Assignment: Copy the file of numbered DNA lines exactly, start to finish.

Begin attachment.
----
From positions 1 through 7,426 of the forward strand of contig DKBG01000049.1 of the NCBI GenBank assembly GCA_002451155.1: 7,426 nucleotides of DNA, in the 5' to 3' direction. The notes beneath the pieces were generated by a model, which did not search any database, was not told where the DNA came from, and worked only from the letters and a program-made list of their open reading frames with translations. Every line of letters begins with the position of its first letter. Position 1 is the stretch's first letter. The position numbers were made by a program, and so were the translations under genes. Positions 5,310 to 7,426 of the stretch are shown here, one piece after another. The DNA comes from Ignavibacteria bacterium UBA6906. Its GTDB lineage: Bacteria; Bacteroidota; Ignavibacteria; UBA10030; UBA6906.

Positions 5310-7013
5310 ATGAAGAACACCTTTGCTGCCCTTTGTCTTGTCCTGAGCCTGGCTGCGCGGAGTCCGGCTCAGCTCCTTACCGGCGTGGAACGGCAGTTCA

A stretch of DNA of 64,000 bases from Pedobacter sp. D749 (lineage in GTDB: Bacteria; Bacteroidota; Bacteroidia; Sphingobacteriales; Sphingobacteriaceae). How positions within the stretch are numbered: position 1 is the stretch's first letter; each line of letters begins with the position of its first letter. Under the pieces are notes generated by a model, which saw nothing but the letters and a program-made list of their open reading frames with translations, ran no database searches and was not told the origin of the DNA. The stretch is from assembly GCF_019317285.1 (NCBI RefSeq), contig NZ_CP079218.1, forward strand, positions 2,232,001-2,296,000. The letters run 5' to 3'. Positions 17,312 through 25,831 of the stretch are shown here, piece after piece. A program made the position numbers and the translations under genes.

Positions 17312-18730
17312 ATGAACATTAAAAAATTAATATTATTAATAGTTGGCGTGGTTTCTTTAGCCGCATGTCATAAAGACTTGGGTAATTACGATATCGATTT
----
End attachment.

From positions 1 through 7,426 of the forward strand of contig DKBG01000049.1 of the NCBI GenBank assembly GCA_002451155.1: 7,426 nucleotides of DNA, in the 5' to 3' direction. The notes beneath the pieces were generated by a model, which did not search any database, was not told where the DNA came from, and worked only from the letters and a program-made list of their open reading frames with translations. Every line of letters begins with the position of its first letter. Position 1 is the stretch's first letter. The position numbers were made by a program, and so were the translations under genes. Positions 5,310 to 7,426 of the stretch are shown here, one piece after another. The DNA comes from Ignavibacteria bacterium UBA6906. Its GTDB lineage: Bacteria; Bacteroidota; Ignavibacteria; UBA10030; UBA6906.

Positions 5310-7013
5310 ATGAAGAACACCTTTGCTGCCCTTTGTCTTGTCCTGAGCCTGGCTGCGCGGAGTCCGGCTCAGCTCCTTACCGGCGTGGAACGGCAGTTCA

A stretch of DNA of 64,000 bases from Pedobacter sp. D749 (lineage in GTDB: Bacteria; Bacteroidota; Bacteroidia; Sphingobacteriales; Sphingobacteriaceae). How positions within the stretch are numbered: position 1 is the stretch's first letter; each line of letters begins with the position of its first letter. Under the pieces are notes generated by a model, which saw nothing but the letters and a program-made list of their open reading frames with translations, ran no database searches and was not told the origin of the DNA. The stretch is from assembly GCF_019317285.1 (NCBI RefSeq), contig NZ_CP079218.1, forward strand, positions 2,232,001-2,296,000. The letters run 5' to 3'. Positions 17,312 through 25,831 of the stretch are shown here, piece after piece. A program made the position numbers and the translations under genes.

Positions 17312-18730
17312 ATGAACATTAAAAAATTAATATTATTAATAGTTGGCGTGGTTTCTTTAGCCGCATGTCATAAAGACTTGGGTAATTACGATATCGATTT